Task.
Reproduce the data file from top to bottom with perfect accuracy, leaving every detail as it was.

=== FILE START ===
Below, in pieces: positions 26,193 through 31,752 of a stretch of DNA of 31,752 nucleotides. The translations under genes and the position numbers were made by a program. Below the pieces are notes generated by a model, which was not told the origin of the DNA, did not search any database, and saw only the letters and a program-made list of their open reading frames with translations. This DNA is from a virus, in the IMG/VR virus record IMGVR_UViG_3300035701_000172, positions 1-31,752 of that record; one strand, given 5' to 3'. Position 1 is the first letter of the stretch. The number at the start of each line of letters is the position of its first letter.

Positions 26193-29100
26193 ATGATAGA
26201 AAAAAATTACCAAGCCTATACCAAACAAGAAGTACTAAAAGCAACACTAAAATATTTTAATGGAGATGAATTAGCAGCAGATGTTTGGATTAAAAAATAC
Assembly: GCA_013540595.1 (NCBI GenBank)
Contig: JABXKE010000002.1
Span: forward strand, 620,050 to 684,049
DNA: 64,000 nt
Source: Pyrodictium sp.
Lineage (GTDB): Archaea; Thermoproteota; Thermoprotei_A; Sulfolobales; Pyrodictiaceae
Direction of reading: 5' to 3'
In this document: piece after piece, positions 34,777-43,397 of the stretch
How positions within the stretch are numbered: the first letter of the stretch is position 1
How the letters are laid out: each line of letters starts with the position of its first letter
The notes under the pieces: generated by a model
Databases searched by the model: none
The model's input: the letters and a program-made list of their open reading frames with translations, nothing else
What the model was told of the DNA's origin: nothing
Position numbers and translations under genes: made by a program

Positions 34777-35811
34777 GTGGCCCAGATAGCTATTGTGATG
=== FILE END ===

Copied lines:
Below, in pieces: positions 26,193 through 31,752 of a stretch of DNA of 31,752 nucleotides. The translations under genes and the position numbers were made by a program. Below the pieces are notes generated by a model, which was not told the origin of the DNA, did not search any database, and saw only the letters and a program-made list of their open reading frames with translations. This DNA is from a virus, in the IMG/VR virus record IMGVR_UViG_3300035701_000172, positions 1-31,752 of that record; one strand, given 5' to 3'. Position 1 is the first letter of the stretch. The number at the start of each line of letters is the position of its first letter.

Positions 26193-29100
26193 ATGATAGA
26201 AAAAAATTACCAAGCCTATACCAAACAAGAAGTACTAAAAGCAACACTAAAATATTTTAATGGAGATGAATTAGCAGCAGATGTTTGGATTAAAAAATAC
Assembly: GCA_013540595.1 (NCBI GenBank)
Contig: JABXKE010000002.1
Span: forward strand, 620,050 to 684,049
DNA: 64,000 nt
Source: Pyrodictium sp.
Lineage (GTDB): Archaea; Thermoproteota; Thermoprotei_A; Sulfolobales; Pyrodictiaceae
Direction of reading: 5' to 3'
In this document: piece after piece, positions 34,777-43,397 of the stretch
How positions within the stretch are numbered: the first letter of the stretch is position 1
How the letters are laid out: each line of letters starts with the position of its first letter
The notes under the pieces: generated by a model
Databases searched by the model: none
The model's input: the letters and a program-made list of their open reading frames with translations, nothing else
What the model was told of the DNA's origin: nothing
Position numbers and translations under genes: made by a program

Positions 34777-35811
34777 GTGGCCCAGATAGCTATTGTGATG